Like many other Third World countries pushed by the global policies of colonialism and later neocolonialism to poverty and indebtedness, Congo has a current debt of $4.9 billion. Like many other southern governments, too, advised by multilateral agencies to commerce their wealth –natural resources-, the government of Congo has been placing greater emphasis on the growth of the timber industry in the Congo Basin, which has the world's second largest stretches of virgin rainforest after the Amazon in South America.
Ba'aka pygmies, the indigenous population of the forest, have their traditional lifestyle under threat as the forest opens up to intensive logging, both legal and illegal. Certainly, trees valuable to the Ba'aka for their fruits, oil, medicinal bark and for the construction of pirogues are rapidly disappearing under the loggers' saws. For example, the Sapelli, an African mahogany, is one of the most highly-prized trees on the world timber market - and it is also host to a species of caterpillar, an essential food source, that emerge towards the end of the rainy season when hunting and fishing is limited. A sack of smoked caterpillars can sell for up to $100, and just one tree can provide up to five sacks per year. This money remains in the local economy, whereas a large proportion of the money from logging leaves the country.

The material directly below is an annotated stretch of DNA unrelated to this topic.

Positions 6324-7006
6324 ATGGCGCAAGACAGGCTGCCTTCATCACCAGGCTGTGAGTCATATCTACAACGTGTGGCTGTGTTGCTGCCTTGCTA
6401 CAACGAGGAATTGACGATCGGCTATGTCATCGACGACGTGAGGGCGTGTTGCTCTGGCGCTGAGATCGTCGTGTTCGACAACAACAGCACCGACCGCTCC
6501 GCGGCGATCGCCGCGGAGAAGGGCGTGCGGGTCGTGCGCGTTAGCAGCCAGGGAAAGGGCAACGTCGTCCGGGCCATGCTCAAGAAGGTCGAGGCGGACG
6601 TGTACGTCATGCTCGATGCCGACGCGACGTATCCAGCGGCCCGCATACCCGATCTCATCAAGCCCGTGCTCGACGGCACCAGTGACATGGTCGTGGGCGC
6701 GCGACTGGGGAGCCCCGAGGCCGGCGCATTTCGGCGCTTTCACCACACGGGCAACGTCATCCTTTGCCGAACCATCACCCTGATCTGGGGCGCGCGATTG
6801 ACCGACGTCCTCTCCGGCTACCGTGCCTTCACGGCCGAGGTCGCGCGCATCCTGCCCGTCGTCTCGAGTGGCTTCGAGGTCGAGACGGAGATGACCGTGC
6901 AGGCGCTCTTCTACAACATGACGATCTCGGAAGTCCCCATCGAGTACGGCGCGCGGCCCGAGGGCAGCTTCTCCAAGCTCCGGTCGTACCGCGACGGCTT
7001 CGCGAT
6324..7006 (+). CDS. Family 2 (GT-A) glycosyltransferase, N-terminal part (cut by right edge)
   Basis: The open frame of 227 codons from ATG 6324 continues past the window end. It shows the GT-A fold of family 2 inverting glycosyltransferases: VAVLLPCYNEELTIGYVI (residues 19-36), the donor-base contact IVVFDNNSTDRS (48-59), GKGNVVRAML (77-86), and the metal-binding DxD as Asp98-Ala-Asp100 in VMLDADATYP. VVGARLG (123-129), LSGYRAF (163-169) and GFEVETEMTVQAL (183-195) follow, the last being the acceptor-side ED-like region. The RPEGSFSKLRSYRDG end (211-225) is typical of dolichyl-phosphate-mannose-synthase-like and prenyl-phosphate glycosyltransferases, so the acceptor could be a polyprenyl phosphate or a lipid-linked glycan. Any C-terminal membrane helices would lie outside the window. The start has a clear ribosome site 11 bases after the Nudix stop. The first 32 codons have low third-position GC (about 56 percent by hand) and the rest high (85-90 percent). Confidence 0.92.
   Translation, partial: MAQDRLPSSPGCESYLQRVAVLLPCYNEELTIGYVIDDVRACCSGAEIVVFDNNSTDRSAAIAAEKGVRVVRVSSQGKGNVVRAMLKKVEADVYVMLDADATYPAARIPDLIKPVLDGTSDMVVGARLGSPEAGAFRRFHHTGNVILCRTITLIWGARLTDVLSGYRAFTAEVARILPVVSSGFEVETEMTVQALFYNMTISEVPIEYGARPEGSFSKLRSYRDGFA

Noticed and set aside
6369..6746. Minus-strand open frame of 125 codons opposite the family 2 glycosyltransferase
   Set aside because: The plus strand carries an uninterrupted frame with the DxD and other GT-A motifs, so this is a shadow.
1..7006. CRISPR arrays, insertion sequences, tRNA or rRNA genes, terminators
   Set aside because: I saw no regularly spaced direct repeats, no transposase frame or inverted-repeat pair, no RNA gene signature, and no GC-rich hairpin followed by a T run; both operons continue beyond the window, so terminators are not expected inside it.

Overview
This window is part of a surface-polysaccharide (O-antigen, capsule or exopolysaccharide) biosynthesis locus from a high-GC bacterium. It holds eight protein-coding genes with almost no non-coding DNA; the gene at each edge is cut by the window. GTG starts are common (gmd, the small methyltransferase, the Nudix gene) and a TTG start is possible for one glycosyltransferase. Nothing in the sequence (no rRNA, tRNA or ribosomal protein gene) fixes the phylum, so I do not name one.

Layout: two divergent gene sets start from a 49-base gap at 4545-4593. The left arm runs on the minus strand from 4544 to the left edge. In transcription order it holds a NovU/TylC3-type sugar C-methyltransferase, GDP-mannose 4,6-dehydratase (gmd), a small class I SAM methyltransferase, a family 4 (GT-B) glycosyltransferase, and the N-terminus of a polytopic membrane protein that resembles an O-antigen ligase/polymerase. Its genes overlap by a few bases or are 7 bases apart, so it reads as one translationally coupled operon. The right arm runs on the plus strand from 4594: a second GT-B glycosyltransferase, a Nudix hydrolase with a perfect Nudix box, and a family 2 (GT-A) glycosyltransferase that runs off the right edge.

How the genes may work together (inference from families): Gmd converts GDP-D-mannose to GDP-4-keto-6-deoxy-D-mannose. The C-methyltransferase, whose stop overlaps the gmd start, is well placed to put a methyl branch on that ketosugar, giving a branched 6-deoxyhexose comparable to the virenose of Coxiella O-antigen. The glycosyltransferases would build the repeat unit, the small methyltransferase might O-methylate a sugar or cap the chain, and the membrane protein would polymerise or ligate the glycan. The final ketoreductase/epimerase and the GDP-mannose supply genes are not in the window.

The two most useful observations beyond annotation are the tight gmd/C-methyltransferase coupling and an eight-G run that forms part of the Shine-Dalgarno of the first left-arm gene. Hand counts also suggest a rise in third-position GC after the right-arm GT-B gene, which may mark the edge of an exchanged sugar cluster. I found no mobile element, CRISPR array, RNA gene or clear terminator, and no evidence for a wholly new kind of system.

An initiative to protect the forest area was launched in 2002 with the creation of the Congo Basin Forest Partnership (CBFP) at the World Summit on Sustainable Development, held in South Africa. The CBFP has planned a network of new and expanded national parks which will cover 40% of the entire Congo Basin. But such conservation policy has been criticised for often having little regard for indigenous populations - for example, the Ba'aka have not yet been informed about the CFBP national parks development.
"Local forest communities and civil society groups have so far been completely excluded from the initiative, which is primarily about 'partnerships' between international conservation organisations and international loggers," said Simon Counsell, director of the Rainforest Foundation.
Meanwhile "eco guards" police the forests to stop illegal hunting and trade in bush meat, which is the staple of the Ba'aka. Though, these regulations are undermined by corruption as the trade is organised by members of local elites who ensure that "their" bush meat sellers are not targeted by the eco guards - and instead, the eco guards have been accused of victimising the Ba'aka.
"We get so much suffering because of eco guards," Nyaku, a Ba'aka from Mbua, near the administrative centre of Pokola in northern Congo, told Focus On Africa. "We can't go and find things in the forest as we used to. All we hear is hunger."
Should any debt be paid by destruction, dispossession and hunger?
Article based on information from: “Concern over Congo logging”, Kate Eshelby, BBC, http://news.bbc.co.uk/2/hi/africa/3937829.stm